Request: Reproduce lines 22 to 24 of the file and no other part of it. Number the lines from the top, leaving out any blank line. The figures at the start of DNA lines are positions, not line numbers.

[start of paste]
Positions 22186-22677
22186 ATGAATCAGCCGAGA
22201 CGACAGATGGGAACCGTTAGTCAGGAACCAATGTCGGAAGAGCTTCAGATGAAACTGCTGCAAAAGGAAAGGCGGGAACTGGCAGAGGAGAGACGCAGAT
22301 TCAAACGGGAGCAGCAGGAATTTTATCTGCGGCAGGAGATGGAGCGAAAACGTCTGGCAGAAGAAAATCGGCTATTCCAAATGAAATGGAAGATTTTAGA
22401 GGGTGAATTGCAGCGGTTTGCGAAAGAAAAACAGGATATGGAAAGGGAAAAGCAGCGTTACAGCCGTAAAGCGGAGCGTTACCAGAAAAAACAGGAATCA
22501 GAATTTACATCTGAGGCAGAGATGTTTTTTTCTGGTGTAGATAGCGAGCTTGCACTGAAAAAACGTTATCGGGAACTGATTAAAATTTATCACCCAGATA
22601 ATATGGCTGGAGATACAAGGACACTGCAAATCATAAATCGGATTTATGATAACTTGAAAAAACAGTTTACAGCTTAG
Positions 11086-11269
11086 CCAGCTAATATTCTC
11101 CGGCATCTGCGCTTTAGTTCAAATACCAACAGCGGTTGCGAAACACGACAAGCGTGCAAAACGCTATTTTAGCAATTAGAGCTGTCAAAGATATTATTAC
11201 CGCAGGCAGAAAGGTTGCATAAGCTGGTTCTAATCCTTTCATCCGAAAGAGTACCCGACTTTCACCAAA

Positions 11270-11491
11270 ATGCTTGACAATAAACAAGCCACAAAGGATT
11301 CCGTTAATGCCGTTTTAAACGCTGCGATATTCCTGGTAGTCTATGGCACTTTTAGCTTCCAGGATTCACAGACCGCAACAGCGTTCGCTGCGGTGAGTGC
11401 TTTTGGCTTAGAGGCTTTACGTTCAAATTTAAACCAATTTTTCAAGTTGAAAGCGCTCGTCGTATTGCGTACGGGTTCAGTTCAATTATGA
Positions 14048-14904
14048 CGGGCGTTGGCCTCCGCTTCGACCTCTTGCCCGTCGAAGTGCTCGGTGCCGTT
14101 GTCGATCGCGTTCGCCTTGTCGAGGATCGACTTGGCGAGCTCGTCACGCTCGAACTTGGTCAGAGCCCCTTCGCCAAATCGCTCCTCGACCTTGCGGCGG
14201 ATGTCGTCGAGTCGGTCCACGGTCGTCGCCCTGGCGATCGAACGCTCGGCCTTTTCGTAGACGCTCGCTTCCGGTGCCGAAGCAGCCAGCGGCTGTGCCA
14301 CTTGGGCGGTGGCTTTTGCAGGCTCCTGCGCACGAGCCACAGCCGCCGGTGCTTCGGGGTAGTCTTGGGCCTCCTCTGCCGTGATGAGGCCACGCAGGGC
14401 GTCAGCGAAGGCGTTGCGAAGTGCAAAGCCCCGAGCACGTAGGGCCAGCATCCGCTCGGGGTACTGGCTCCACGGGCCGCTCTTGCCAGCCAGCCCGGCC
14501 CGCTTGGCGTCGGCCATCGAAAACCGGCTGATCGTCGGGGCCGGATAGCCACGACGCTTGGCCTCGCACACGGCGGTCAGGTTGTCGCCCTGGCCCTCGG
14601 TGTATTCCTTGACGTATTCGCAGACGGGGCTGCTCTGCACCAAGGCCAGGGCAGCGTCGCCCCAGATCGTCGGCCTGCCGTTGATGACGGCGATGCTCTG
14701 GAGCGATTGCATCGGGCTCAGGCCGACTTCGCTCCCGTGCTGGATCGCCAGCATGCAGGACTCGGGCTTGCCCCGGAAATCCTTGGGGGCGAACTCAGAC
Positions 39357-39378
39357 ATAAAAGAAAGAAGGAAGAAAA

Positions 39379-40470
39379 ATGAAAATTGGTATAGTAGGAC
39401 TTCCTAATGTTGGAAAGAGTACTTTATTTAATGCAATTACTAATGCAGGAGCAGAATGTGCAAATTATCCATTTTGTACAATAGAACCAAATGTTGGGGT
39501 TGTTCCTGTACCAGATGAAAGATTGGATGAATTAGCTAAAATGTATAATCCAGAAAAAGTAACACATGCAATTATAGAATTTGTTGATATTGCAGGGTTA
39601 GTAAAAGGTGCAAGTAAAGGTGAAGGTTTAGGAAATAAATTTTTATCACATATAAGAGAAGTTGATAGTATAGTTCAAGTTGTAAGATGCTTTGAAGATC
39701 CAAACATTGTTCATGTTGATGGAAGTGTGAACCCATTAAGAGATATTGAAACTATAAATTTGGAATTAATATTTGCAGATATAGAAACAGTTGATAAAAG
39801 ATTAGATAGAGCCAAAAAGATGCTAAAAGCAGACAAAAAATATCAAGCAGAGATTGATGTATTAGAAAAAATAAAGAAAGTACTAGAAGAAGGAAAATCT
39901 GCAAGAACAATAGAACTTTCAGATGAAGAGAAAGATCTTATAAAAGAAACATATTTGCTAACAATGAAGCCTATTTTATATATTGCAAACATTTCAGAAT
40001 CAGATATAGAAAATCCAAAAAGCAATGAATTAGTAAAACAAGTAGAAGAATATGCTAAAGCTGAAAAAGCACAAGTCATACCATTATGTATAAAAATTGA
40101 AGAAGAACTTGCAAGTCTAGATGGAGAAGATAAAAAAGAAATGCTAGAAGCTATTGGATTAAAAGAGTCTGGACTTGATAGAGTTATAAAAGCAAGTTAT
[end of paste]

14501 CGCTTGGCGTCGGCCATCGAAAACCGGCTGATCGTCGGGGCCGGATAGCCACGACGCTTGGCCTCGCACACGGCGGTCAGGTTGTCGCCCTGGCCCTCGG
14601 TGTATTCCTTGACGTATTCGCAGACGGGGCTGCTCTGCACCAAGGCCAGGGCAGCGTCGCCCCAGATCGTCGGCCTGCCGTTGATGACGGCGATGCTCTG
14701 GAGCGATTGCATCGGGCTCAGGCCGACTTCGCTCCCGTGCTGGATCGCCAGCATGCAGGACTCGGGCTTGCCCCGGAAATCCTTGGGGGCGAACTCAGAC